The first 6 weeks

In this section you’ll find out about caring for your baby during their first 6 weeks.

Title: Your Child: The First Six Weeks. Episode 06 of 15.

Title: Monique & Paulo’s Whānau

[Shots of the inside of Monique and Paulo’s house.]

Monique (voice-over): It's hard but it's amazing. There's no words that can explain being a parent.

[Shot of Monique and Paulo’s baby.]

Title: Peyton, 6 weeks old

[Interview with Monique and Paulo.]

Paulo: My name's Paulo Agafili. I’m born and raised in Wellington. I'm a full Samoan.

Monique: My name is Monique Solomon Agafili. We just got married last year.

[Shots of Monique and Paulo’s baby.]

Monique (voice-over): This is Peyton Taruna Agafili. He turns six weeks this Sunday. He's a very chilled, relaxed baby. When it came to our birth plan, I decided that I didn't want to take drugs. When I went to go and discuss it with my midwife, she supported the whole thing completely. When he was arriving, the caesarian was not a part of my plan whatsoever. You just have to expect the unexpected. As soon as baby came out nice and healthy – you just can't explain it. I would do it all over again.

[Interview with Monique and Paulo.]

Paulo: Things don't go your way. But hey, that's life.

Monique: That's what your midwife is there for. Your support.

[Ngaruna arrives at Monique and Paulo’s house.]

[Interview with Ngaruna.]

Title: Ngaruna Kapinga, Well Child Tamariki Ora Nurse

Ngaruna: Kia ora. My name is Ngaruna Kapinga and I'm a Tamariki Ora (Well Child) Nurse. Today I've come to do Peyton's six week Well Child check.

[Interview with Monique and Paulo.]

Monique: She checks up on both myself and baby. We've been really fortunate to have a good relationship with her as well. We've only had one visit with her so far, but you have that feel.

[Ngaruna measures Monique and Paulo’s baby.]

Ngaruna (voice-over): So when we come and do our visits, we do look at baby's measurements. We measure his weight, length and head circumference. We also talk about things like breastfeeding and breast is best, where baby is sleeping, his immunisations, and whether he's achieving the milestones for his age.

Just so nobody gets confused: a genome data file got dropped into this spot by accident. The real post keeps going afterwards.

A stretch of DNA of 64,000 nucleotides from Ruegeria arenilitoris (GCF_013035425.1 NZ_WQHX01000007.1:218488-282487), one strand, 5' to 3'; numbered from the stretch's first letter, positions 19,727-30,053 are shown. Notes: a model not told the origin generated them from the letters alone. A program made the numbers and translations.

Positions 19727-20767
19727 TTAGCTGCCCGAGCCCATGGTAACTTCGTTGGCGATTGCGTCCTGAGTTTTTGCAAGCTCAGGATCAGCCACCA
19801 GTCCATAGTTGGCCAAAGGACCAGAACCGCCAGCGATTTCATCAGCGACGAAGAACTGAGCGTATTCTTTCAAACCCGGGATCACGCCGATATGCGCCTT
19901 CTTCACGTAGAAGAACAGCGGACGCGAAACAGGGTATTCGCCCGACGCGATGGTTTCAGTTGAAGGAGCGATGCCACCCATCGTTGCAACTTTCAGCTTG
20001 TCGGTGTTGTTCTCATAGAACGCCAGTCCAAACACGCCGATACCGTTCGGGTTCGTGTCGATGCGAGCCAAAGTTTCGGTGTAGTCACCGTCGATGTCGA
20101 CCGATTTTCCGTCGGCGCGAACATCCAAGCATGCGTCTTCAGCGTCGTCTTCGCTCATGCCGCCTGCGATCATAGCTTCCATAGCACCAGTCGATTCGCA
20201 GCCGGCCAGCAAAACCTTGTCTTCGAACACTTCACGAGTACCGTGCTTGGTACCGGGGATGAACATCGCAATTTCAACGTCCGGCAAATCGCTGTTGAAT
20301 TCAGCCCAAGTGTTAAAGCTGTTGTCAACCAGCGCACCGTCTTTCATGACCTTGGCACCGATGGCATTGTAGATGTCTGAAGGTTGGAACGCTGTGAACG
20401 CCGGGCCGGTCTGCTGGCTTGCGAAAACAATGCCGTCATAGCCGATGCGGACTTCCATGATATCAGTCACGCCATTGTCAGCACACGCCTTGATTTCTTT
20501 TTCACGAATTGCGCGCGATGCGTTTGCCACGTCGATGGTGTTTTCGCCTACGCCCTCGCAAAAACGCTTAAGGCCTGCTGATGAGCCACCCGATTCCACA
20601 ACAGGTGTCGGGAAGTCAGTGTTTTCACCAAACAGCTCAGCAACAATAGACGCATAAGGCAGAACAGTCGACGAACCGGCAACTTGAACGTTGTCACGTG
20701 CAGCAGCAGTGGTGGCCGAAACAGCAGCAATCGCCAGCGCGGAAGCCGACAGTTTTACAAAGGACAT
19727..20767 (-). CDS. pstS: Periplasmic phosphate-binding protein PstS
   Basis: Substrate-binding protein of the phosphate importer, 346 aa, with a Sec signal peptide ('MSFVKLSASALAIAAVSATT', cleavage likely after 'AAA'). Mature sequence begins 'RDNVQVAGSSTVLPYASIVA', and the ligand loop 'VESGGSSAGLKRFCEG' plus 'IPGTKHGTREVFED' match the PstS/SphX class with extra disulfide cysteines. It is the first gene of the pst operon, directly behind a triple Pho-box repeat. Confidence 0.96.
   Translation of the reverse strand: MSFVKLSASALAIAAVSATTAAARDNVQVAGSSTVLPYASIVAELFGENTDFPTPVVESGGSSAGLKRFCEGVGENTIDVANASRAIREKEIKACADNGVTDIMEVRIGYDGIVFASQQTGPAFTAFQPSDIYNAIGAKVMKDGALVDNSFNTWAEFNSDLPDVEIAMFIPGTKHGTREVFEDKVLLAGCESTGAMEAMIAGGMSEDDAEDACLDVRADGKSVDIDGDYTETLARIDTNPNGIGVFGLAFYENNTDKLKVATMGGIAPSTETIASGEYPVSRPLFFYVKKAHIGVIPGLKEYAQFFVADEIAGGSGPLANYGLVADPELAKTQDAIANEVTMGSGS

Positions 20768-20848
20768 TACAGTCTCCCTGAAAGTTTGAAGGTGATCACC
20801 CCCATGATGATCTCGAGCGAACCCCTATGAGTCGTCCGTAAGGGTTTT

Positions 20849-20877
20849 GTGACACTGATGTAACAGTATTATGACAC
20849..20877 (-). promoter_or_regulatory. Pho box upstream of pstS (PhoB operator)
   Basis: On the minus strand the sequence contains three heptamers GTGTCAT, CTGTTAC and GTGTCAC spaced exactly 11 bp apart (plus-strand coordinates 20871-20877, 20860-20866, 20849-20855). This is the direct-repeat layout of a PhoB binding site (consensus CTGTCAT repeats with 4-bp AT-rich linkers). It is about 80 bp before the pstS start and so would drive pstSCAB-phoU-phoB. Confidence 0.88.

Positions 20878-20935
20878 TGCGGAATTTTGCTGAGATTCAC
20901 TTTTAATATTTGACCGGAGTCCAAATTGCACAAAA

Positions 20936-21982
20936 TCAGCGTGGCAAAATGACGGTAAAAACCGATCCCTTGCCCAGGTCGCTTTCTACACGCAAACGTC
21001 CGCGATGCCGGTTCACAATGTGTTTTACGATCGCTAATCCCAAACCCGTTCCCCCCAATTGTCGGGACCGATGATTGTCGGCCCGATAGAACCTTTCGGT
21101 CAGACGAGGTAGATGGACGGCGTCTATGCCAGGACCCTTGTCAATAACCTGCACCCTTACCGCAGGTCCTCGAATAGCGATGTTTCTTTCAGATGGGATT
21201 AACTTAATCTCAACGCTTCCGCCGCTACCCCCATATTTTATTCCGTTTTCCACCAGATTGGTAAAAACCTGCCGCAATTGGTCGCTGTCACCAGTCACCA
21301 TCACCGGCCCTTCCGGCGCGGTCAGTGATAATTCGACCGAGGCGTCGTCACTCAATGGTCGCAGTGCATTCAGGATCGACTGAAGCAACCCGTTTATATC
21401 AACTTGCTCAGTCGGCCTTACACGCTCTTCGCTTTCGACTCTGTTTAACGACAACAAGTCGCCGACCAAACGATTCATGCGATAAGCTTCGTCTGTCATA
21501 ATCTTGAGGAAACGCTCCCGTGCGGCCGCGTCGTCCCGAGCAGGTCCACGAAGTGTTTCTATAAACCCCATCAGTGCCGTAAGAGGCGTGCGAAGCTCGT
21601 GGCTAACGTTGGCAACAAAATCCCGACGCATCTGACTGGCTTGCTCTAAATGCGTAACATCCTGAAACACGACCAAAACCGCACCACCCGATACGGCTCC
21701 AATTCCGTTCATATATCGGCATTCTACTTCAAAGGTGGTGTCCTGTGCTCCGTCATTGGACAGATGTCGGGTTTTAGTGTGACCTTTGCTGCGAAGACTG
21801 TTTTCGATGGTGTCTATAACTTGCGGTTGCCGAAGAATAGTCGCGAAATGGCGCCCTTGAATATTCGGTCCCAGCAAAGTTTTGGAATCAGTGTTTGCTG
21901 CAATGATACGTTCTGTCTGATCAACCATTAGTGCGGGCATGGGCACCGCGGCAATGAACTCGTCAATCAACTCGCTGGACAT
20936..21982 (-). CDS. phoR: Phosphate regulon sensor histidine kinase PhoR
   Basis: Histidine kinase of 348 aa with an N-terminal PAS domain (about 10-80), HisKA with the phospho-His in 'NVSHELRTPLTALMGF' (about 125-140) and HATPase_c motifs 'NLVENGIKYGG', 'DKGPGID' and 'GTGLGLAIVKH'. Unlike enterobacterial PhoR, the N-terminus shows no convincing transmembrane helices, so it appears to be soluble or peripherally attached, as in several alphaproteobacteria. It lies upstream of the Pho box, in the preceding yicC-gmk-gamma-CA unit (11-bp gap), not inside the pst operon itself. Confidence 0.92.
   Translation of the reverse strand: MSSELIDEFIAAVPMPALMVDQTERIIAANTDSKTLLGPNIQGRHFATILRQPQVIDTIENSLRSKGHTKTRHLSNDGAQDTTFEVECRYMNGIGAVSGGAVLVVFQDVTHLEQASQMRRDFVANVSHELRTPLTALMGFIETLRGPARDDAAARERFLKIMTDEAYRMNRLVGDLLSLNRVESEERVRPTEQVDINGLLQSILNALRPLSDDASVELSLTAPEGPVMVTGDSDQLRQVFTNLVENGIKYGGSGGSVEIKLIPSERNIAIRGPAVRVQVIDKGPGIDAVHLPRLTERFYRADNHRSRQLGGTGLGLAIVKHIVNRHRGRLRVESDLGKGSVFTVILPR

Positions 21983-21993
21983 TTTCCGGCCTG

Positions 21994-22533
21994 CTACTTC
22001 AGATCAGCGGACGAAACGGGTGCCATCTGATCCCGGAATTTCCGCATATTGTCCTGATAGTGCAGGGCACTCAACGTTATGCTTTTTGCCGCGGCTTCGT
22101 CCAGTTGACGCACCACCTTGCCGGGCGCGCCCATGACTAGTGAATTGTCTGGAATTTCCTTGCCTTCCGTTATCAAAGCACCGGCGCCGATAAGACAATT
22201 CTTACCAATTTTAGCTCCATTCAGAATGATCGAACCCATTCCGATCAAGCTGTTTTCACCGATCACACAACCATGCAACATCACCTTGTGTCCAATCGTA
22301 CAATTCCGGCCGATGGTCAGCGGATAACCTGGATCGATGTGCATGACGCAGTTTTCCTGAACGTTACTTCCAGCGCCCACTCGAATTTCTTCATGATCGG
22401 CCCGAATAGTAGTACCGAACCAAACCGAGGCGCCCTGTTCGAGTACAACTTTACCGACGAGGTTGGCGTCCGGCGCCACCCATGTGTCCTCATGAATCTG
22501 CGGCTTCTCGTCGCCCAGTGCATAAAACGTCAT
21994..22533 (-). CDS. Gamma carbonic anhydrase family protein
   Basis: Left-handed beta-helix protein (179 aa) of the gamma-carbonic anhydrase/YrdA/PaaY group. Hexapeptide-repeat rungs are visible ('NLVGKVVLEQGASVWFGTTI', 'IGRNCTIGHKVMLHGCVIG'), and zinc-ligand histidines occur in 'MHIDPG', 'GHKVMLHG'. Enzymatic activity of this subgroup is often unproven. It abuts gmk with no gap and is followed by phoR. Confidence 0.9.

[Interview with Monique and Paulo.]

Monique: I believe that breast milk is best for Peyton. It's just got everything good in it. I wouldn't have it any other way.

[Interview with Ngaruna.]

Ngaruna: Around this stage, when we come in to see whānau, we talk about mum's well-being and health as well, to make sure she's is looking after herself, getting some sleep – often that can mean having nan or dad helping out and supporting mum and family as well.

[Interview with Monique and Paulo.]

Paulo: My main focus is making sure that they are both secure. Both well off, not being stressed by anything else, because I'll have that covered.

[Monique carries her baby to the bassinet.]

Monique (voice-over): For us, it was really important that baby was in the same room as us, just so we're able to keep an eye on him. His bassinet is right next to our bed, so we can attend to him when he is upset, when he needs a feed or when he needs to be comforted.

[Interview with Monique and Paulo.]

Paulo: From my experience having a kid, it's been challenging but an exciting challenge. Main thing is just to be patient. I know at times babies can make it stressful, but you just have to remember what's important in life.

Monique: Working as a team – that's a huge part of why we're where we are at the moment. The main piece of information I would give to first time mothers is, just don't be too proud to ask for help. And communicating as well – you grow as a person, as a couple and as a family. If you don't communicate, that could put a strain on your relationship, as well as affecting baby. Just stay positive, optimistic, and just make it work.

Title: Our thanks to the families and health workers who appeared in this video for the Ministry of Health. Find out more about pregnancy and child health on

In this video, we meet Monique and Paulo and their 6-week-old baby, Peyton. Hear Monique's advice about looking after yourself after baby is born and how your whānau and partner can support you. A Well Child Tamariki Ora nurse describes what happens during her visits to mum and baby. We see how Peyton is kept safe during sleep. Monique talks about breastfeeding and how breast milk is perfect for Peyton. 

You may feel down after having a baby – known as the ‘baby blues’. If the blues don’t go away, you may be developing postnatal depression. Ask for help.

All babies cry. Responding to their crying will make baby feel secure and safe. Here are some tips to help you to cope with a crying baby

Cigarette smoke is very harmful for your baby. Find out how to make your home and car smokefree, how second-hand smoke can harm your baby and how you can be smokefree. 

It’s important that you enrol your baby with a general practice at birth or as soon as possible after that. Babies and young children get sick often – it’s a normal part of childhood. Get help quickly if your child shows any of these danger signs

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